"It can be tricky to stand in your power."
In 2018, I spoke with Tanya Dantus, fellow expat in Freiburg, about Weltschmerz. Have you ever felt completely fatigued, your energy fully spent, not because of anything in your personal life but rather because of the world at large? Welcome to the feeling of Weltschmerz, one of those wonderfully untranslatable German words, which combines the words Welt, or world, with schmerz, or pain, to create: worldpain.
We chatted about how current events effect us as expats, then dove into learning how turning to psychotherapy can be hugely helpful in dealing with tough situations, political or otherwise. Tanya is a therapist, and she had loads of helpful tips for people looking for help for their mental health in Germany.
Here is a list of tips and insights from Tanya:
Tip #1: Don't be afraid to SHOP around for your THERAPIST!
A therapist is one of the most intimate professionals one can have: treating your soul, mind, and emotions is not something you want to do with someone you don't feel safe & comfortable with.
The insurance policy in Germany allows you to go check out a couple of therapists for a first session (sometimes even a couple) before deciding on one. Plus, many therapists who don't take insurance also offer a complimentary session. Be sure to take advantage of this & see if it's the right fit both ways.
Tip #2: Each of the states in Germany have a Kassenärztliche Vereinigung, where the psychotherapists who have licensure are registered.
There are other therapists who are non-licensed, and can be good, too, and they won't show up on this registry and you have to really look to what training they have to see their qualifications.
Each state's website has a "Arztsuche" function with which you can search for a psychotherapist who speaks English (or another language for that matter) in your city. The one for Baden-Württemberg is: https://www.arztsuche-bw.de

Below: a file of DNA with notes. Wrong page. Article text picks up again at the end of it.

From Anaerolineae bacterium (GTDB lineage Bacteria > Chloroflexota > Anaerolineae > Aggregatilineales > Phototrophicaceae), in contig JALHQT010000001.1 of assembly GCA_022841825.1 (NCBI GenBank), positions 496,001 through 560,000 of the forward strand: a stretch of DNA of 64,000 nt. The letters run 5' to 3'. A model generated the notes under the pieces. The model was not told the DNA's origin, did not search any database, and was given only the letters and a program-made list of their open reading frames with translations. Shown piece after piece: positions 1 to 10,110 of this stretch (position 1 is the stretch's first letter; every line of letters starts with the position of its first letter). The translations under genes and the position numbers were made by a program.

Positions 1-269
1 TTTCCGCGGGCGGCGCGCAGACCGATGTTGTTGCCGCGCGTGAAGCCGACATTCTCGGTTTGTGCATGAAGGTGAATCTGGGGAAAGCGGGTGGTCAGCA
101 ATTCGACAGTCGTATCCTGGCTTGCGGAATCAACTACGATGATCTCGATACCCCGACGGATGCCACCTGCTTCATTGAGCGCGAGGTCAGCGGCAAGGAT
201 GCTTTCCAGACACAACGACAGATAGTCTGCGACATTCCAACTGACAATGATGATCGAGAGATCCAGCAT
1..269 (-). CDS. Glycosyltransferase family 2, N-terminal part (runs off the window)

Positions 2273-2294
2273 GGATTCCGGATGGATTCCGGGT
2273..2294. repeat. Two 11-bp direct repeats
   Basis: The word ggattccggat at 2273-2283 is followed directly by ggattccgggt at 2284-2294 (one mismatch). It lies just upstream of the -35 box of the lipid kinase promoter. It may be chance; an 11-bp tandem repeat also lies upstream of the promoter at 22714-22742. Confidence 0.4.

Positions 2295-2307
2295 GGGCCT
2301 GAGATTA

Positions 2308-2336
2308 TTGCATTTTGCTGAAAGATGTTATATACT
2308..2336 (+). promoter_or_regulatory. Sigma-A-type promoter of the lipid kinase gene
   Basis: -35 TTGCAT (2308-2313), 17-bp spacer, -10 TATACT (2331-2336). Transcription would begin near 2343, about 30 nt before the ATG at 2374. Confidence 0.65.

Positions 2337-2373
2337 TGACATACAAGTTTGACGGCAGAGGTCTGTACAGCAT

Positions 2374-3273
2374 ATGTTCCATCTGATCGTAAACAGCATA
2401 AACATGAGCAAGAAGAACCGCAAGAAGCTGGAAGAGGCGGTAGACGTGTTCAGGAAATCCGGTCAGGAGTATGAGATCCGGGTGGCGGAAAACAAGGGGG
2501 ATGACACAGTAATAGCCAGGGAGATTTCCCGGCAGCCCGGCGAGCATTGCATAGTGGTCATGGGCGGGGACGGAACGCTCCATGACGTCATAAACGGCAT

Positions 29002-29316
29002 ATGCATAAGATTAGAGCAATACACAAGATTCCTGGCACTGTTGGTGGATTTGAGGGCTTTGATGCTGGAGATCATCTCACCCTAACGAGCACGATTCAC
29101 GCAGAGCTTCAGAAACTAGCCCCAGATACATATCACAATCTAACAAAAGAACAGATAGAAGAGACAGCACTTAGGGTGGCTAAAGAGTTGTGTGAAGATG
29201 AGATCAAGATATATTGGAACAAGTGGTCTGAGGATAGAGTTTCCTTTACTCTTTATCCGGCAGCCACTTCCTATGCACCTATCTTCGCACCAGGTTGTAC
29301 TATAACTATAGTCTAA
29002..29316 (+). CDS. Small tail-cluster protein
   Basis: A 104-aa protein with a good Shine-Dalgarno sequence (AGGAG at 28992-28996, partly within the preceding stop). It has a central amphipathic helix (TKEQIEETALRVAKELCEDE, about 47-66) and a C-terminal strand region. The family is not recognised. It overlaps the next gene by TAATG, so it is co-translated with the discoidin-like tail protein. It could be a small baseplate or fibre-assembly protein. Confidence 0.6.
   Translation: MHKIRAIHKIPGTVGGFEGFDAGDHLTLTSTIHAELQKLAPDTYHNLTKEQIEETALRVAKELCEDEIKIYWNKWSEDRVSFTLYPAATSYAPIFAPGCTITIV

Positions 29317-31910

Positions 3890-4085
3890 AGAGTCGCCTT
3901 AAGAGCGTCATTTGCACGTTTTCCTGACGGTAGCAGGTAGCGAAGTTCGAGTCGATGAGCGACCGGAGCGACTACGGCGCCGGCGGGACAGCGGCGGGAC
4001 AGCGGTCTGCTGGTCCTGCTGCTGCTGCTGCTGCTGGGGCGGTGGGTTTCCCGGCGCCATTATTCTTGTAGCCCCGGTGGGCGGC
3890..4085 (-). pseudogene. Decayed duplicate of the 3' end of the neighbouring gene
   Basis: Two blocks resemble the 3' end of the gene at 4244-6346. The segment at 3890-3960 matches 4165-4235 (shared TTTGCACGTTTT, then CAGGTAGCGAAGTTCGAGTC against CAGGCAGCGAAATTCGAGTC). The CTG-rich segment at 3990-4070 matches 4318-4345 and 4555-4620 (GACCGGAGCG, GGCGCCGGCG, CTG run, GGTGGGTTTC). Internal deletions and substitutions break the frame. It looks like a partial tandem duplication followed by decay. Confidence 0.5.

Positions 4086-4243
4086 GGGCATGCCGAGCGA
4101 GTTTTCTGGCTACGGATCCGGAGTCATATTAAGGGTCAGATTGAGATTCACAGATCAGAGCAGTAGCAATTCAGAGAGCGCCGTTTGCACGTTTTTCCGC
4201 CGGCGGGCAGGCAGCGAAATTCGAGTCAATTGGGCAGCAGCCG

Google the one for your state and make sure you do the extended/advanced search function to be able to add in preferred language.
Tip #3: There are different kinds of psychological counselors in Germany: Heilpraktiker(in) für Psychotherapie & Approbierte Psychologische Psychotherapeut(in), and coaches.
The breakdown in Germany: one can study Psychology & not be a psychotherapist. To become an official psychotherapist, after studying a Masters in Psychology, one must do an Ausbildung (training) in Psychotherapy, with practice hours. It's about 3 more years, with a final test at the end.
In California this is different, because the training is built into the Master's program for Counseling Psychology as well as pieces of the practicum or practice hours. As someone with education from outside Germany in Psychotherapy, I have found it extremely difficult to get the equivalency & Approbation, but I am well underway now after 3 years of figuring out how/what to do. I have spoken to numerous other foreign-trained professionals who have always required a lawyer to have a successful outcome. Thus, I don't feel one needs to always disqualify someone for not having full Approbation, especially if they are from outside Germany. Ask. It is very possible they have full licensure in their "home country" and just have not gotten it here yet. I find this worthy to mention, especially to the expat community.
I have had to get my Heilpraktikerin licensure which is sort of like a natural healer in psychotherapy license, which is a strange figure in German law, but that does allow one to practice Psychotherapy. You will find many of these. There are 2 kinds: ones that practice bodily practices like acupuncture & massage and another that does psychotherapy.
There is still one more figure worth mentioning and that is coaching. My favorite couples counselor in Freiburg is a coach. I practice coaching alongside my psychotherapy practice. While I was waiting to get the permit to practice psychotherapy, I had to call myself a "coach" to see people. You can find well-trained, amazing coaches, & then you can also find terrible ones just out to make a quick buck. One must be discerning, but the figure of "coach" is one that is becoming increasingly common because it is not regulated per state, that is, I can practice coaching in Italy, USA, Germany and not worry whether I have the "license" from that state. Again - that can be super bad, or amazing for someone who has a formation and just wants to travel.
Get to know the person, see what their qualifications are. They may have a MFT licensure AND be a coach, too. US State laws, for example, do not allow a MFT from California to practice via Skype with someone living in another state. However, "coaching" is allowed. It allows for flexibility. Check out which is the best fit for you and keep an open yet discerning mind!
Thank you to Tanya for the fantastic insights! To listen to our episode about Weltschmerz, culture shock, and therapy, click here.